He disappeared upstairs to check and then came back down and escorted me into the library, a place I hadn’t seen in a very long time. It looked the same, minus the couch under the window; the previously empty shelves were now fully stacked with hardback books and several knickknacks. I had always loved this place in the daytime; the way the light came streaming through the enormous picture windows that overlooked the Severn River added a sense of serenity to the place. The crystal chandelier centered over the desk added a touch of femininity to a mostly masculine room. It used to be Michael’s favorite place in the house.

“He’ll be down in a few minutes. He asked if you don’t mind waiting,” he said.

“Not at all.”

“Okay,” he said, as I attempted to search for any signs that he might still hold a grudge against me. “I’m going to head over now. I’ll see you in a little while?”

“Yes, you will. Thank you very much.”

The front door shut, and I heard his footsteps marching off across the path to the party.

I stood in the room near the desk and looked around. The Contellis’ home was beautiful, I thought—much simpler than my parents’ home, but with great detail. The fireplaces were etched, the walls showcased stunning crown molding, big and thick, and the floors were worn old pine, with dings and imperfections that gave them character. It was subtle but elegant. The middle drawer in the desk once housed our personal keepsakes—Michael’s sketches, my poetry, our letters. I wondered if our items were still in there. It was always known as “Michael’s drawer,” and others were asked to “keep out.” I fashioned myself in the seat of the desk, and slowly opened the drawer. Deep in the back of it, behind a small box of rubber bands, staples, and dried up Elmer’s glue, was a shallow, old cigar box. I could still hear the murmur of shower water running, so I pulled it out.

It was just as I remembered it. The colors may have been a little faded, but it was still filled with some of our memorabilia. I felt like an intruder, but curiosity consumed me. There were charms and stickers, postcards and photographs. I noticed all the letters had been opened, and I started to peruse them. The first letter was from Michael to me when he had first been accepted at NYU. It read,

Dear Annabelle,
Can you believe it? I’m so excited. I’ve always wanted to live in New York. I can’t wait for you to visit.
—Love, Michael

The second one I examined was from me to him; my sophomoric poetry back then was something that belonged shoved in a box in the back of a desk. It pained me to read it.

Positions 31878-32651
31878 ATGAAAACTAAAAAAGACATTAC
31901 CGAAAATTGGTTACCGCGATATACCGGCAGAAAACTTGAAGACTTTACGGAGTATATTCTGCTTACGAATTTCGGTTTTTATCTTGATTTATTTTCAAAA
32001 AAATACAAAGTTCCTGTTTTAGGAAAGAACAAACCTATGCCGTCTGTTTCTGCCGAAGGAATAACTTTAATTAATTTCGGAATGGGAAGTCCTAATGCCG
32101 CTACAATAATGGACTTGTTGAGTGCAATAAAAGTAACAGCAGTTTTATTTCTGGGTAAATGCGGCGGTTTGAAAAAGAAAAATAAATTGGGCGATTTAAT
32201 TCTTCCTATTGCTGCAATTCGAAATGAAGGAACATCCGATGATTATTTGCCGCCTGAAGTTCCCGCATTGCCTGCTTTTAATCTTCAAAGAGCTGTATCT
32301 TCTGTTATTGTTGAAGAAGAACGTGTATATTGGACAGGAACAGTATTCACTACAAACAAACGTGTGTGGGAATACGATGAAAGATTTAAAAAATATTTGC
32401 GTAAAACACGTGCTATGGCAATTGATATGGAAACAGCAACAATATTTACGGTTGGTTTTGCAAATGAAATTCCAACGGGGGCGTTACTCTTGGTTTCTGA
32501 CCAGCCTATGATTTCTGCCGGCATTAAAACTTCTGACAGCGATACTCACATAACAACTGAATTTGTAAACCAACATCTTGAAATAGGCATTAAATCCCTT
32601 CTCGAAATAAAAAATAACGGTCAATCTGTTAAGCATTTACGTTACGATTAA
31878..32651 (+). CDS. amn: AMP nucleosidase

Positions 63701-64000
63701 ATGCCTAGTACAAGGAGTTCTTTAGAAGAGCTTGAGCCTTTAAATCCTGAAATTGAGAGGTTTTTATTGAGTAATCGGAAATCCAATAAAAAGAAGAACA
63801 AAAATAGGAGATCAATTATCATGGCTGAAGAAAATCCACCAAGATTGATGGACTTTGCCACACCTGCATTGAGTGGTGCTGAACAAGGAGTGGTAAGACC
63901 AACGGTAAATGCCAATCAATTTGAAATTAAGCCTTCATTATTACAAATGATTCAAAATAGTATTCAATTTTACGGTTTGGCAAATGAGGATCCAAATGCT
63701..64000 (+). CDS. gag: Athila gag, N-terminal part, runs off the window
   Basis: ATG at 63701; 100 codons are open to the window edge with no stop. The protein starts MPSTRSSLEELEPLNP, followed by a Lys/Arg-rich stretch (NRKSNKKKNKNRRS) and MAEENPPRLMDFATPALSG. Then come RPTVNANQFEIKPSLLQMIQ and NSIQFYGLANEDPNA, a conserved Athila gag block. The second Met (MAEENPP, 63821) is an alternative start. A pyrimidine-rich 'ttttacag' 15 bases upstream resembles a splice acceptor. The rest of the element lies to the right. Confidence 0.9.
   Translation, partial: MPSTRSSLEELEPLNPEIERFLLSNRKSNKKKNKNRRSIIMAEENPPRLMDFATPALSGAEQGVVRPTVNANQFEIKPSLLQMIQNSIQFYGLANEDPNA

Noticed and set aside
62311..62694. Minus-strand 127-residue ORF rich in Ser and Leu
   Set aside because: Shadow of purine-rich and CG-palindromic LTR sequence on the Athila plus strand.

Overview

And then I came across an unopened letter addressed to me from London. There was postage on it, but it had not been mailed. I stared at it for seconds, minutes. My hands were shaking and I grabbed the letter opener. I knew it was wrong, but I gently opened it, trying to keep it as intact as possible, and unfolded the letter.

Dear Annabelle,
It’s been nearly a year since you left me distraught at the airport and I’m still hoping you’ll explain it to me. I’m in London now. I’ve been working at a newspaper in London; the position doesn’t even have a formal title. My master’s program is going well so far. I’m convinced this was a good decision. I muddle through without you, though it doesn’t feel the same. I think it would have been great to experience all of this together.

I hope this letter reaches you at a time when you’ve been able to think clearly about what happened and can explain to me why you did what you did. It hurt, Annabelle; it still does. Any communication from you would be welcome. I really want to understand. I’m still so angry, I can’t see straight, and some days I’m so mad I don’t know what to do other than to throw myself into my work. But if I did this to you, if the shoe had been on the other foot, wouldn’t you want to know why? Wouldn’t you deserve and require an explanation?

I always assumed we meant more to each other than what has become of us.

Despite it all, I love you…always,

I stared at it, the words beginning to blur as tears rolled down my face, ashamed, embarrassed, guilty and disgusted at the way I’d hurt him. I was crying because of the love I had let go of and never had the guts to attempt to rectify. Reading his words—his thoughts—was agonizing. A lump sat in my throat, and I stood as I heard his footsteps approaching from the hallway.

“Sorry to keep you waiting,” he said cheerfully as he entered the room, rubbing his hands together, with a forced smile on his face. “I just needed to…”

He abruptly stopped speaking and looked at me quizzically when he saw me standing there crying, the letter in hand. I collapsed into the chair.

“I’m so sorry,” I said, barely choking the words out through tears, unable to look him in the eyes. “I’m so sorry, Michael.”

Beneath the Mimosa Tree is available via and BN. com, along with my other books, Baseball Girl, Inn Significant, Little Milestones, and The Postcard and Other Short Stories & Poetry.